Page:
• Brand reputation can suffer.

Why don't all companies measure New Hire Failure Rate?

You'd be hard-pressed to think of a People Analytics metric that's more powerful and actionable than New Hire Failure Rate. So why isn't it usually a key performance indicator for Human Resources and Talent Acquisition teams?

Calculating New Hire Failure Rate is surprisingly tricky

Hires from a specified time period that terminated within a certain number of months divided by all of the hires from that specified time period sounds easy enough. But you have to ensure that both the numerator and denominator come from the same group of hires. So you need to know the hire date but also the termination date at the same time. And you need the differences between those dates bucketed so that you can adjust the "Time to Termination" between 3 months, 6 months, a year, etc. to find the sweet spot. You also have to offset the group of hires back from the current date to allow enough time to know whether the hire terminated or not. By this, I mean that if you're looking at New Hire Failure Rate within 6 months, you don't want to include hires from the past 6 months since you don't yet know whether they'll terminate within 6 months.

new hire turnover rate graph

New Hire Failure Rate Example: My colleague Phil Schrader, One Model's Solutions Architect, performed this new hire failure rate analysis from scratch in less than 5 minutes. Could you do that with your existing HR analytics today? Take the People Analytics Challenge today! 

The measure itself isn't actionable unless you know other things about the hire

Knowing that your company has a high New Hire Failure Rate highlights that a problem exists but does not help you solve it. In order to improve retention, you need to know as much as possible about the hires who are leaving (and the ones that are staying for that matter). Luckily, companies leveraging modern applicant tracking, onboarding, and HRIS systems have a lot of useful data available. Unluckily, this data is often not available in a useful way. To improve your New Hire Failure Rate, you need to be able to slice it every which way to find the attributes and areas to focus on. Unfortunately....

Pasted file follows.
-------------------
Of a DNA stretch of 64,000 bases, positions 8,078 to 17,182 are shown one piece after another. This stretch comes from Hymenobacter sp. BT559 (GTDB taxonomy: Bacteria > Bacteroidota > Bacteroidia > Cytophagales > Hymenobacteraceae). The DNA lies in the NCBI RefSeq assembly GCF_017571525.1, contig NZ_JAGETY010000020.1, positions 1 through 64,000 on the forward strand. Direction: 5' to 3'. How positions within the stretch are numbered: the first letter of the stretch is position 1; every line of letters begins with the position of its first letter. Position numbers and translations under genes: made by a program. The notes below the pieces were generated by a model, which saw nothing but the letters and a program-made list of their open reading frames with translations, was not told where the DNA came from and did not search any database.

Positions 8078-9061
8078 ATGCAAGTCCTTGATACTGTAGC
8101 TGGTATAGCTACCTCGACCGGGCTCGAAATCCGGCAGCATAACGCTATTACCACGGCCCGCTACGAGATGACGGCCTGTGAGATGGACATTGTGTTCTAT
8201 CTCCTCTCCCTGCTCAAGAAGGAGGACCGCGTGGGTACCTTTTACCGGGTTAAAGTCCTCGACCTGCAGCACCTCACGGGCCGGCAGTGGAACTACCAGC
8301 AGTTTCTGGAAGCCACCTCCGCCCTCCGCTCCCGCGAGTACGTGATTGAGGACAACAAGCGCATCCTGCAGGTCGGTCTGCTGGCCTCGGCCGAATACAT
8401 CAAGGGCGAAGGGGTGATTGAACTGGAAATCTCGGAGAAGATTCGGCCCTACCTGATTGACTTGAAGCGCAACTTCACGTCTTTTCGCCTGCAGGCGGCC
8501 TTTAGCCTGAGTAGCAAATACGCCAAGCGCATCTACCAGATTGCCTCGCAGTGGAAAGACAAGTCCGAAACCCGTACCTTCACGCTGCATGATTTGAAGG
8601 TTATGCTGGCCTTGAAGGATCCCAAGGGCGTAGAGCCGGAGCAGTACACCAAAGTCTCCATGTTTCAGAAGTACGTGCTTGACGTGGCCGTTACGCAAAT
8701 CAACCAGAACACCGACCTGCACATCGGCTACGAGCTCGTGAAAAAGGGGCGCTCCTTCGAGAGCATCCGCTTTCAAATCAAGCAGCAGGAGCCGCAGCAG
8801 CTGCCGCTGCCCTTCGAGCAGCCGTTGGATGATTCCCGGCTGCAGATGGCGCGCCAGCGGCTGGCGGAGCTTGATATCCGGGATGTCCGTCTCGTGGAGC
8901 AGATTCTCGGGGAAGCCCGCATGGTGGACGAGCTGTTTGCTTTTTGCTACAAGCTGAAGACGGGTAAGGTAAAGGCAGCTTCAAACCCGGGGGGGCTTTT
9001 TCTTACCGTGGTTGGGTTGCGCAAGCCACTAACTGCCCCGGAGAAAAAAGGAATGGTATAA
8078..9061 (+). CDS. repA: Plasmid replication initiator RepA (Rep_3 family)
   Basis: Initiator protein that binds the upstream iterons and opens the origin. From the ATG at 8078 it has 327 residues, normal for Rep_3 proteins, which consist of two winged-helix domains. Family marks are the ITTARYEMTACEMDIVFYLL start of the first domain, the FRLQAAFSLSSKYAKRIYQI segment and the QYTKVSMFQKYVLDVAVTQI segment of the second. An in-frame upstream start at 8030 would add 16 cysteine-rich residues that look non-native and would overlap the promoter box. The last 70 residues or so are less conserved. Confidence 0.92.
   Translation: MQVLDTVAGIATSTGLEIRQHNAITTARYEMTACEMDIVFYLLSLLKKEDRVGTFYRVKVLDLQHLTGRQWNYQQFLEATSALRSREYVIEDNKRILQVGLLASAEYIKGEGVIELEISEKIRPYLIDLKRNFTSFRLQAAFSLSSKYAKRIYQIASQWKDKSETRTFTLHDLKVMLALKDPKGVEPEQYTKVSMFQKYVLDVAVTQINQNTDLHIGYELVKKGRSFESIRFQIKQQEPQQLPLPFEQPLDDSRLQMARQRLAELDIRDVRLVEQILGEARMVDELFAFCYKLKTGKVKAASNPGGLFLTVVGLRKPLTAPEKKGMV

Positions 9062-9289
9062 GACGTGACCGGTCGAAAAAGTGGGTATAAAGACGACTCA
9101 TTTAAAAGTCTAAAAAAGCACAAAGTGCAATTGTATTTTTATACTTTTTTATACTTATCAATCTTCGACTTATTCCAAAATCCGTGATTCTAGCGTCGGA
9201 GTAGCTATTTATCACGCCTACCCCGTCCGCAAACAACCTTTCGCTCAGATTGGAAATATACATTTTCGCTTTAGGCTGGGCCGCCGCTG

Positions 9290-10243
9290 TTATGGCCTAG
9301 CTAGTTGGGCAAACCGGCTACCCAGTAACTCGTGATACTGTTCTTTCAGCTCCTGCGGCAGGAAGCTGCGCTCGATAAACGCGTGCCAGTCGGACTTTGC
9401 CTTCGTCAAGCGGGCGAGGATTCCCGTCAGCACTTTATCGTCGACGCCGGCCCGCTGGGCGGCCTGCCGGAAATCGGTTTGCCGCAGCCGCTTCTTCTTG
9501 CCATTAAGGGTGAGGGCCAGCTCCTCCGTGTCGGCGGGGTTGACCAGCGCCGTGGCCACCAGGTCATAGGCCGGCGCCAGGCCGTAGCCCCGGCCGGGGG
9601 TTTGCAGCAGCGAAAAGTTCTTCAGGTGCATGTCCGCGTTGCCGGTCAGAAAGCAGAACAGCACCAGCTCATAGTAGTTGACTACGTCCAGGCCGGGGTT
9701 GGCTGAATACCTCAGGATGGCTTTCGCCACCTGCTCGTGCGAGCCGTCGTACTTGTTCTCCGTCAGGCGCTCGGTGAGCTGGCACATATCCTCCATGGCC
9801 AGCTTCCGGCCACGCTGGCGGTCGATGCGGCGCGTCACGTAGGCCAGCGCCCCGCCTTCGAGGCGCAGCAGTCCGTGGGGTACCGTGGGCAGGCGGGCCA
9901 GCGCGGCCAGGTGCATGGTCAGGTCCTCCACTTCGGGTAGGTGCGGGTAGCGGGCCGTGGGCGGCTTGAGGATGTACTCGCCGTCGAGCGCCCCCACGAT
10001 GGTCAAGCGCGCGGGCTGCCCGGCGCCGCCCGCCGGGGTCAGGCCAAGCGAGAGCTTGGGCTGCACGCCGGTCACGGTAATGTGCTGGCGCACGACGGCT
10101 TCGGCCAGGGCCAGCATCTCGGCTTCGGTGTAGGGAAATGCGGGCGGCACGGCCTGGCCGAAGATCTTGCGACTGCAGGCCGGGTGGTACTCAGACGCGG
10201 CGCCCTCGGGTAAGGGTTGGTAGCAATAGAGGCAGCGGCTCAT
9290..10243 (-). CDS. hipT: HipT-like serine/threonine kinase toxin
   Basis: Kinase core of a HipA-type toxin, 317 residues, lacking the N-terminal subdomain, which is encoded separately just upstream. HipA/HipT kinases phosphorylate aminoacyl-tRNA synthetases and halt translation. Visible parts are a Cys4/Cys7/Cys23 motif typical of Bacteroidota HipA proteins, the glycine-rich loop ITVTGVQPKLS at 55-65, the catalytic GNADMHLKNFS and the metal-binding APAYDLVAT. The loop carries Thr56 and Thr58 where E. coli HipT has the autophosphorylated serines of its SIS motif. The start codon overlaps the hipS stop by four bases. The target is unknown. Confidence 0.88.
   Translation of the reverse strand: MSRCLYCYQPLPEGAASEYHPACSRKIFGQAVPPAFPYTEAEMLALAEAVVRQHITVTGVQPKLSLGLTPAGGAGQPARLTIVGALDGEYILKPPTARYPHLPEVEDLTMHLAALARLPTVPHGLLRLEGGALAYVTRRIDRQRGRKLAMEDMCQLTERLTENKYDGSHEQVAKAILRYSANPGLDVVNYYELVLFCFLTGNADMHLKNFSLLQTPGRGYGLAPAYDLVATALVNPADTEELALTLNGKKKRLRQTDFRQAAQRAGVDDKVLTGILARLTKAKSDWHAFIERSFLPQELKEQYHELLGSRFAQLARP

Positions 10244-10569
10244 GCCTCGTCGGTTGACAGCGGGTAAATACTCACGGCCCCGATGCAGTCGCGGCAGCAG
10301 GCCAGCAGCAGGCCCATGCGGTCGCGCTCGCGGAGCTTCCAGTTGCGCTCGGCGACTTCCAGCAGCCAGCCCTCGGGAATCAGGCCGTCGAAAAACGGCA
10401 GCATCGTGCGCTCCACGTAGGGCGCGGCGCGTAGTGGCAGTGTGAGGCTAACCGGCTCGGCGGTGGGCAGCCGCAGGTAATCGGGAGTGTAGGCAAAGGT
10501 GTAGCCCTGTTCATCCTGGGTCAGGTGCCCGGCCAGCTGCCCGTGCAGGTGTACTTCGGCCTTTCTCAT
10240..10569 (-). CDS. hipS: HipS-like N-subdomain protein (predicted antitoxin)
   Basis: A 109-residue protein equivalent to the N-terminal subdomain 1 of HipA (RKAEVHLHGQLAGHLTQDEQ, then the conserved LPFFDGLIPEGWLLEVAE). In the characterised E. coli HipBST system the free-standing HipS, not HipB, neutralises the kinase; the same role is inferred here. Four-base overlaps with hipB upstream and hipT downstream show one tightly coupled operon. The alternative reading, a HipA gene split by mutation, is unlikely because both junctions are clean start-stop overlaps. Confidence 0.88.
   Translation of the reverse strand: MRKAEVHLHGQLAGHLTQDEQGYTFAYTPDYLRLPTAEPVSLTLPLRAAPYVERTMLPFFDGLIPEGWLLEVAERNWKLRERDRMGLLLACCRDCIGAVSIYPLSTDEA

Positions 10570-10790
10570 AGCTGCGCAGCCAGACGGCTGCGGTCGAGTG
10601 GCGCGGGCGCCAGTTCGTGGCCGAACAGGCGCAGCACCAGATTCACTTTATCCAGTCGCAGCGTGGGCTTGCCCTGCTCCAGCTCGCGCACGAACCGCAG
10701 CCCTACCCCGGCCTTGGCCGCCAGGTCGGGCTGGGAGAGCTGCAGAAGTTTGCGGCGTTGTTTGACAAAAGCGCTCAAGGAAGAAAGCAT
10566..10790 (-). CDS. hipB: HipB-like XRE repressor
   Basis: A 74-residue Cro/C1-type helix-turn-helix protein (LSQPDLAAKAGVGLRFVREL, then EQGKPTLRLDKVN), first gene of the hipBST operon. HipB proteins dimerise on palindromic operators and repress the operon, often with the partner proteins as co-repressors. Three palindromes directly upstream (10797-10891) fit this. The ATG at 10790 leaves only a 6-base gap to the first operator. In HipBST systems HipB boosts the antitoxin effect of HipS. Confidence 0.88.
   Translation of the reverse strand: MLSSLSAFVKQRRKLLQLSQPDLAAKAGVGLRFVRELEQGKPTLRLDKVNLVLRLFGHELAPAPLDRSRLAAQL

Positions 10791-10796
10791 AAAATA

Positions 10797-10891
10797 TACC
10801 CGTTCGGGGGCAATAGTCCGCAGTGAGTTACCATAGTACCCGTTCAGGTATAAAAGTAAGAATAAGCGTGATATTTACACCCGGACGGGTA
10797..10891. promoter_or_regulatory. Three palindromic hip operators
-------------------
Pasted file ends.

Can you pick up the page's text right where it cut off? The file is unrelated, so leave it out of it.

The hiring process spans two separate teams and often two or more separate systems

The Talent Acquisition and Human Resources functions both involve hiring but in most companies, they're two separate teams.  Not only that but they often leverage two separate systems (ATS and HRIS) to manage their processes. Even companies who use one system such as Workday to manage both Recruiting and HR suffer from the data from the two functions not being cleanly linked together for analysis. On top of this, there's often data related to onboarding such as survey data. This is extremely valuable data when tied to outcomes like early tenure terminations. Unfortunately, many companies use a survey vendor separate from their ATS and HRIS vendors and obtaining survey results comes with its own set of challenges.

How can companies measure it in an actionable way and save money?